Are You Safe or Trapped?

Dave and I have been teaching and giving talks for over 30 years and so it was surprising to both of us just how much angst we both experienced getting ready to present at DisruptHR Victoria. To be fair, it was a bit of a different format – 20 slides automatically forwarded every 15 seconds – and it was being video taped but nonetheless I have given hundreds of talks over the years … WTF? Why did my inner critic rear its ugly head to such a degree? My first thought was that my angst was all about not having control over when the slides advanced, but upon reflection there was a lot more going on.

Serendipity being what it is, I was just reading Tara Mohr’s Playing Big and Denise Jacobs’ Banish your Inner Critic, both of which offer insight and tips for dealing with your inner critic, albeit from slightly different perspectives.  Both of them suggest that the inner critic is a hardwired safety instinct. The role of the inner critic is to protect us from harm,  whether that’s physical or emotional.  This insight alone has helped me reframe what’s happening. Instead of the usual “this is ridiculous” message I give myself, I’m now saying, “Thank you for trying to  protect me, but I’ve got enough experience to handle this.” It’s a subtle but powerful shift that leaves me feeling more grounded.

My next insight came from Tara’s book … that our inner critic will yell most loudly when we are getting ready to play a bigger game. I realized that while I have given many talks, I can only think of one or two that were actually videotaped and none were going to get circulated more broadly.  There were several firsts in this talk … first time with a 5 minute, highly structured talk, and first time with a video about to be circulated. I was putting a lot of pressure on myself to be “perfect,” another sign that the inner critic truly has a hold on you. I reminded myself of the Leonard Cohen quote I often say when perfectionism is taking over

Ring the bells that still can ring
Forget your perfect offering
There is a crack in everything
That’s how the light gets in

My final insight came from Denise Jacobs’ book. She has a chapter on “comparison syndrome” that really resonated for me. She talks a lot about the role of social media in feeding the inner critic and how to deal with that by tracking your triggers and then eliminating some of those sources. It was her ideas around becoming self-referential, however, that were so helpful to me. In preparing for the DisruptHR talk, I watched quite a few talks from the previous year, watched a number of shorter TED talks and read quite a few blogs about what to do/not do. The more I did this “preparation” the more freaked out I became. I was becoming other referential, not self referential. I needed to stop preparing and comparing,  get centered in on what I wanted to say and trust my own experience.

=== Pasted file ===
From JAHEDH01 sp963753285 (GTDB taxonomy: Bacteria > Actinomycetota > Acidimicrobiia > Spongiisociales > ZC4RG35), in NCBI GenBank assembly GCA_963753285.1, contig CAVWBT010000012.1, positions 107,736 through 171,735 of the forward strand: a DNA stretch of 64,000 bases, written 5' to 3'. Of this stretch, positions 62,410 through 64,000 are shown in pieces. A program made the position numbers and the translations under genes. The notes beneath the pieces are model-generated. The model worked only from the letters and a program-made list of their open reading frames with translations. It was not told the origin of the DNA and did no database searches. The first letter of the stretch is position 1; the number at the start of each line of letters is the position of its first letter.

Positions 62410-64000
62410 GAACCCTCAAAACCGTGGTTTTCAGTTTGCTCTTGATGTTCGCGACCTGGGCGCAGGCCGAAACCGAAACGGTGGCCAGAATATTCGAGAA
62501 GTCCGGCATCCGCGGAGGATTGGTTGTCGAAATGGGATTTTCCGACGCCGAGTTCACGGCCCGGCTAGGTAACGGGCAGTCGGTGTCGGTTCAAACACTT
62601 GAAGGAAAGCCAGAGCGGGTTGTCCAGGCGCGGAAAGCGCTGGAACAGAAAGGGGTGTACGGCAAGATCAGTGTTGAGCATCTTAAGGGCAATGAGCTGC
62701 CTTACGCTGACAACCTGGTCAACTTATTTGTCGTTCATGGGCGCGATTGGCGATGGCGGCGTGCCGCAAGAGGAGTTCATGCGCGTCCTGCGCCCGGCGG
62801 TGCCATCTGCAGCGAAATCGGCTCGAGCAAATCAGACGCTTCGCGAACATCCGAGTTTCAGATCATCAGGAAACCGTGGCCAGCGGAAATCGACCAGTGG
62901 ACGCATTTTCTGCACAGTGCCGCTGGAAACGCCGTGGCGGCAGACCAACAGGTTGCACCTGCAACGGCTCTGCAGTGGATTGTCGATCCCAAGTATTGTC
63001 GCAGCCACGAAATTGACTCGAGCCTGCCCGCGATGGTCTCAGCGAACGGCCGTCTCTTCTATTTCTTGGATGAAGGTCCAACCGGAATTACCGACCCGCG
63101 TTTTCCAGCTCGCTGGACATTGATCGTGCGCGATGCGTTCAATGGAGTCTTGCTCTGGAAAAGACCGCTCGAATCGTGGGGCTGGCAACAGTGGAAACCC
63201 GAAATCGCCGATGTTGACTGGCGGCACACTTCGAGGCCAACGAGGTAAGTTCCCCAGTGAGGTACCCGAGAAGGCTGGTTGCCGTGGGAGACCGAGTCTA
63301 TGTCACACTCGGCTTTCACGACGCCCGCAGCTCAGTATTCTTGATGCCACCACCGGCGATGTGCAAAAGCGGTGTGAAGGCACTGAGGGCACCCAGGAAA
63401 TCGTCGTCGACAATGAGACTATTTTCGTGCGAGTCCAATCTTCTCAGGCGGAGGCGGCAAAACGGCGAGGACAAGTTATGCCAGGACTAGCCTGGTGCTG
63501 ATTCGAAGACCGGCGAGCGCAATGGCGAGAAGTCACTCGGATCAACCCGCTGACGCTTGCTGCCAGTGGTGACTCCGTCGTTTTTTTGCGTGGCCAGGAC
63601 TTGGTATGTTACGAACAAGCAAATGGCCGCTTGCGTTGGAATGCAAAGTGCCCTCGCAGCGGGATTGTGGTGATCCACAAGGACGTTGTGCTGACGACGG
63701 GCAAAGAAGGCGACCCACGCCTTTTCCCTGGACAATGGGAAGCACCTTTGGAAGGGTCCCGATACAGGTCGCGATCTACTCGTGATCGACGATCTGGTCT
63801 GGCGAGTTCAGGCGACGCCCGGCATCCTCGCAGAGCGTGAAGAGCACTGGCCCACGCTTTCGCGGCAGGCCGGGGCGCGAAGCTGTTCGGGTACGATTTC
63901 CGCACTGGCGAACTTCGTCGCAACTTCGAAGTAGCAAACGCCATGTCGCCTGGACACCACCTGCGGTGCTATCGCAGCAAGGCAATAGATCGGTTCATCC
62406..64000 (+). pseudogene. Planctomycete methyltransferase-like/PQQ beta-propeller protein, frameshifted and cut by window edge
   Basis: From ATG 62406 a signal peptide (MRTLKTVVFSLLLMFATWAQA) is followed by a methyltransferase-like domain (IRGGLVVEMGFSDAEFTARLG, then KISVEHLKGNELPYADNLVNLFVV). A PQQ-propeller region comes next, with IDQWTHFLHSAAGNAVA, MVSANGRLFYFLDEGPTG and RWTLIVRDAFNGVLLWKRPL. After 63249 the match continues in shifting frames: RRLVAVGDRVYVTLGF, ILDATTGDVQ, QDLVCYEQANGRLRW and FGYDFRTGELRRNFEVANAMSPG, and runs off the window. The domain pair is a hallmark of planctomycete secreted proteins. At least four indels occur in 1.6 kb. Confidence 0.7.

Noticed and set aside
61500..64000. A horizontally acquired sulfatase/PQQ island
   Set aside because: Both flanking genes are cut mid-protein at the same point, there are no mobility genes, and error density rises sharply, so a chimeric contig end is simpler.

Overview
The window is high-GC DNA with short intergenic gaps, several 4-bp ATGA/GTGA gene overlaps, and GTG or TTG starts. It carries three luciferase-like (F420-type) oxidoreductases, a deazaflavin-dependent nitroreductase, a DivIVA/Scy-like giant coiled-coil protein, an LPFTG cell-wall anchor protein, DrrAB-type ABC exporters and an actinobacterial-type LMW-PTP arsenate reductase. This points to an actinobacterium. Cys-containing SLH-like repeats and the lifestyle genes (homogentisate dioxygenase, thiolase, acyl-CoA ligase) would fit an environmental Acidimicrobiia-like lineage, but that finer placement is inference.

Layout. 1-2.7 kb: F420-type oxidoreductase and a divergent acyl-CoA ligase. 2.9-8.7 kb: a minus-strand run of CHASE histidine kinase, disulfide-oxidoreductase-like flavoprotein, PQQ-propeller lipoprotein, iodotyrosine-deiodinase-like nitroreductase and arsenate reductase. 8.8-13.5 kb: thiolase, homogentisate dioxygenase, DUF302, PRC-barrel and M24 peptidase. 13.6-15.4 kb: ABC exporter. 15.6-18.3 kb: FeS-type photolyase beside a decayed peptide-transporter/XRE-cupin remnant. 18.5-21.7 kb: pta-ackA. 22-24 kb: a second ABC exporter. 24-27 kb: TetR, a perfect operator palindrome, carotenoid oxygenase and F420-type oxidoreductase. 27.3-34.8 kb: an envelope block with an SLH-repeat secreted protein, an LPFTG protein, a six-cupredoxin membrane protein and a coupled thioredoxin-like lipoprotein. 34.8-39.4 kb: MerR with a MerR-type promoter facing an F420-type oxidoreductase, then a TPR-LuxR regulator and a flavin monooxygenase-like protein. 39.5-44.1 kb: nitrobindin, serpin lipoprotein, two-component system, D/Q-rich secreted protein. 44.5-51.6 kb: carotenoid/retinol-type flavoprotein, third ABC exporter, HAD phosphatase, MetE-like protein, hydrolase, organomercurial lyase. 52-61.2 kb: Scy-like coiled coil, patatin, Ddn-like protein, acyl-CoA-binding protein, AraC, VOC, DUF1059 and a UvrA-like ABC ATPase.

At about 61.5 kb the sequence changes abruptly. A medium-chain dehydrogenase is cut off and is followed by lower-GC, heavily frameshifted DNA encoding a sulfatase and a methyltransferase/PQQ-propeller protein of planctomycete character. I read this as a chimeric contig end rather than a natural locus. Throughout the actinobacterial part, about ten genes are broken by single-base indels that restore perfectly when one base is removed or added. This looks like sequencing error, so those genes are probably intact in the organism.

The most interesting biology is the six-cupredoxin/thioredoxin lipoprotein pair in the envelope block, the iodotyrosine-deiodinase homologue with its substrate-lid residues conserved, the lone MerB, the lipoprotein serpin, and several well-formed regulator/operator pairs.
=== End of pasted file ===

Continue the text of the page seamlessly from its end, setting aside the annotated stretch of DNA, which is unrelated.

Jacobs’ suggests that to be self referential you determine your success by looking at who you’ve become over time. You then focus on becoming the best version of yourself. I was so anxious my first day of teaching high school English (many years ago now), I actually vomited in the staff washroom before I made it up to the class to teach! I realized that I had come a long way.  Embracing my “onlyness,” the space in which only you can stand, allowed me to embrace who I am and what I have to offer and do the talk “Tammy style” instead of “everyone else style.”

I’m happy to say that I got myself centered and, while I did feel many nervous flutters while waiting to give my talk, I did not vomit 😉 I have not seen the tape yet, but I will deal with that inner critic when the time comes 😉 In the meantime, I’m excited that I took the risk and very appreciative of the entire learning experience!

3 Tips for Putting Down Your Armour

It seems a natural response to being hurt, facing challenges or experiencing unexpected tragedy is to respond with fear and anger and armour up. Armouring up can be anything from “From now on I copy everyone in on my emails to cover my butt.” to “I will not share anything authentic with you again.” to “I’m going to isolate myself from others.”

But research is clear about the role of optimism in resilience. While these armouring up responses are normal, it’s when they become a long term habit that our overall wellness, effectiveness and satisfaction with life can be affected.

While some people seem to be more naturally optimistic, there are times when all of us need to be intentional about it. Here are three practices I use to put down my armour:

  1. Lighten up. Lightening up means that we don’t take ourselves seriously and we put things into perspective, hopefully finding humour in situations. While that may not always be possible in extremely distressing situations, it can also mean giving yourself permission to “park the issue” even if it’s for a short time. This gives your brain a chance to get out of fight or flight. To lighten up, practice the “pause.” When you find yourself overly stressed, anxious, serious, in a rush, etc, take a deep breath, pause for 4 seconds, name what you are experiencing and then ask yourself a question to shift into more optimism. Some of my favorites are “Will this be important a year from now?” “Can I do anything about this?” “Can I invest my energy into something more important or positive?”
  2. Reframe. Reframing means that we interpret and make meaning of our experiences in a way that is optimistic. Resilience researchers followed children raised in neglect or abuse over a long period of time to see how they fared as adults. Those who did well (lived productive happy lives) did not attach the same meaning to their earlier experiences as those who continued in a cycle of neglect and abuse. The “stories” we tell ourselves about what happens to us can be even more important and crucial in determining how we do than what actually happened to us in the moment. Those children who were able to reframe their early childhood as learning experiences that helped them develop their strength and confidence did better than those who told a story of how their early childhood damaged them. Reframing also relates to how we think about things that didn’t go right for us, or failures. Resilient people are able to reframe mistakes or failures as opportunities to learn or create something different in their lives.